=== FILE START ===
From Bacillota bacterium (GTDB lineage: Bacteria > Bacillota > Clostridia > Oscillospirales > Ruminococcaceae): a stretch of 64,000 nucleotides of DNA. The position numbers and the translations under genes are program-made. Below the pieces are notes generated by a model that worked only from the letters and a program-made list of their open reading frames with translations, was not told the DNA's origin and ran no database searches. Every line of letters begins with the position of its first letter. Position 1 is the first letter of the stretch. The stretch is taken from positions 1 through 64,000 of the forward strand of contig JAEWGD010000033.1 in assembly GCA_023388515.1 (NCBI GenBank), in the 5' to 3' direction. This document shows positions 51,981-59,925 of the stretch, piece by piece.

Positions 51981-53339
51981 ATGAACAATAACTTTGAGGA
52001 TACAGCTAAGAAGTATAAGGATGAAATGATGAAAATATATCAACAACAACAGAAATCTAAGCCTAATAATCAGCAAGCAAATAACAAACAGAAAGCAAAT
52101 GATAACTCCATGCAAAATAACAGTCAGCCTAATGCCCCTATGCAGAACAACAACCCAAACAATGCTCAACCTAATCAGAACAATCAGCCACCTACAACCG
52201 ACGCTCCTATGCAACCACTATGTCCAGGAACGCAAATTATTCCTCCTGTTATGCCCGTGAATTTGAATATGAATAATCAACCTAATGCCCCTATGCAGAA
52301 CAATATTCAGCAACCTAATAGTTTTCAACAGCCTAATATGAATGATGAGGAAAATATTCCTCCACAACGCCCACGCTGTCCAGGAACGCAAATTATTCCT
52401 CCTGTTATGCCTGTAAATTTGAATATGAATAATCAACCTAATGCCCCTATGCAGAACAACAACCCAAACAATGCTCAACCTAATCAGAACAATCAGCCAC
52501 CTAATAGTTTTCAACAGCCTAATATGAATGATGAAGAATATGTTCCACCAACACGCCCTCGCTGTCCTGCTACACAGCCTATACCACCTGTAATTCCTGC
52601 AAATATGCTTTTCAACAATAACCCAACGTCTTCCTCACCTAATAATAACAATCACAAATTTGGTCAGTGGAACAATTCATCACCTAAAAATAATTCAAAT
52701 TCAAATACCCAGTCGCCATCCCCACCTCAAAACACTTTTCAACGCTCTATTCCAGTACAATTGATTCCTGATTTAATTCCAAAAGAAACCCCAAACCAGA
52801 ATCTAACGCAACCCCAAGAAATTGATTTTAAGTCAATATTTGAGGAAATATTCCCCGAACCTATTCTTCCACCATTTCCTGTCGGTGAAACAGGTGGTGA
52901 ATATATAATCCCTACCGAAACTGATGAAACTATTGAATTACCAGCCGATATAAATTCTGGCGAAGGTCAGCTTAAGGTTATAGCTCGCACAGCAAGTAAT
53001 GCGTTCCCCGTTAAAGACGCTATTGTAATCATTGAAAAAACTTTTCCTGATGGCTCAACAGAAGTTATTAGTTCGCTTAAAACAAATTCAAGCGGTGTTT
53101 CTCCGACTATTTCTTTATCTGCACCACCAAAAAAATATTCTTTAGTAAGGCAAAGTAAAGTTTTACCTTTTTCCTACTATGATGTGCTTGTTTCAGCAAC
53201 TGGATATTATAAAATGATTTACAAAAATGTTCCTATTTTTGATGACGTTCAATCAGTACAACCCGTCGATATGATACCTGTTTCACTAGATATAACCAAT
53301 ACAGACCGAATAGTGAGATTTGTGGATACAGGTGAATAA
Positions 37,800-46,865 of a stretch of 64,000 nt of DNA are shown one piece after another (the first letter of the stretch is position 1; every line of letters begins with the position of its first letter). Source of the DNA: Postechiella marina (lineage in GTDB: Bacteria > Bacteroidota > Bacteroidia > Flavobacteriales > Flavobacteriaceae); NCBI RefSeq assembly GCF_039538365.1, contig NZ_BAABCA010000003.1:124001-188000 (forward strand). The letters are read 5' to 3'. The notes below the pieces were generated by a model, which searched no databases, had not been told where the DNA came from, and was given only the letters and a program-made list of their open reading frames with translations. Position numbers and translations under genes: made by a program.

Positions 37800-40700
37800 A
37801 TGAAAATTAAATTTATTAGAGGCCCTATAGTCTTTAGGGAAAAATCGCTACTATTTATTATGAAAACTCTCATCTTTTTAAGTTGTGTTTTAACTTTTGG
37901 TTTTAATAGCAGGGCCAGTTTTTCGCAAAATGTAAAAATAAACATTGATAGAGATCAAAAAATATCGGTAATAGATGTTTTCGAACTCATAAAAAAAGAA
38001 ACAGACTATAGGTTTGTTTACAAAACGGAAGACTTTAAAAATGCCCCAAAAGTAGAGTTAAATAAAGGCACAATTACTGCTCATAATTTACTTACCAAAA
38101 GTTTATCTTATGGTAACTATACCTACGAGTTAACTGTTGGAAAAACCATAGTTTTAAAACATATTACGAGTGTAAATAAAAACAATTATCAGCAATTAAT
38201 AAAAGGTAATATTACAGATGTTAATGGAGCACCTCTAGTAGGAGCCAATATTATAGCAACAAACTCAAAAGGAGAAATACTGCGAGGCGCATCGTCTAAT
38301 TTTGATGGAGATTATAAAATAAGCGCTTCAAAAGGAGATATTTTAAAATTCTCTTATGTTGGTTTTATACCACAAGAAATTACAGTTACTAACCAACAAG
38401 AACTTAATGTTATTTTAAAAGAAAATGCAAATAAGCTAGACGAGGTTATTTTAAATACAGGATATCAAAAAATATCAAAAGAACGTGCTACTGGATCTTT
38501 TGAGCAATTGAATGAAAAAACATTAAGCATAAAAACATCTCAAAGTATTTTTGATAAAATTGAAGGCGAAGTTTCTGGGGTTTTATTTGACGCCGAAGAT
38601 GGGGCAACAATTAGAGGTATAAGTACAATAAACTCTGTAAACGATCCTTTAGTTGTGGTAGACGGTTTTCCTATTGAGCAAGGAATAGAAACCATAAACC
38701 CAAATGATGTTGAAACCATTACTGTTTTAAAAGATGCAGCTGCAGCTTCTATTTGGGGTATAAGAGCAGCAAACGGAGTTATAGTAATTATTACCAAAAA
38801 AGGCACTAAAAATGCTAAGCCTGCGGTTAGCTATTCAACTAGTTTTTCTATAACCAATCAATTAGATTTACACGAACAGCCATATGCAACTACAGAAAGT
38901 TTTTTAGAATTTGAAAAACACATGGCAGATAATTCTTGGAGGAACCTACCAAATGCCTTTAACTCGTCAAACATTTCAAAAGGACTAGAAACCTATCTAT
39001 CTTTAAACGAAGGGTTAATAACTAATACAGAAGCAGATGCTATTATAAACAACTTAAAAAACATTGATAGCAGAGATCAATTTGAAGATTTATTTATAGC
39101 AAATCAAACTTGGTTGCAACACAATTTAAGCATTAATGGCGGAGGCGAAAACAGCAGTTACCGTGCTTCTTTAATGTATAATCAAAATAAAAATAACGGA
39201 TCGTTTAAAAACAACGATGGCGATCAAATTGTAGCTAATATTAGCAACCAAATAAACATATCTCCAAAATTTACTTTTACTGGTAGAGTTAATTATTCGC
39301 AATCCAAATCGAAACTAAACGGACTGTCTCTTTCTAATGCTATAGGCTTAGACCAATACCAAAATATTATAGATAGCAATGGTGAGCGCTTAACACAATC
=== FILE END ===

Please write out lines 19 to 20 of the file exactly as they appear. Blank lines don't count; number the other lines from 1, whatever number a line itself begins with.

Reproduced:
Positions 37800-40700
37800 A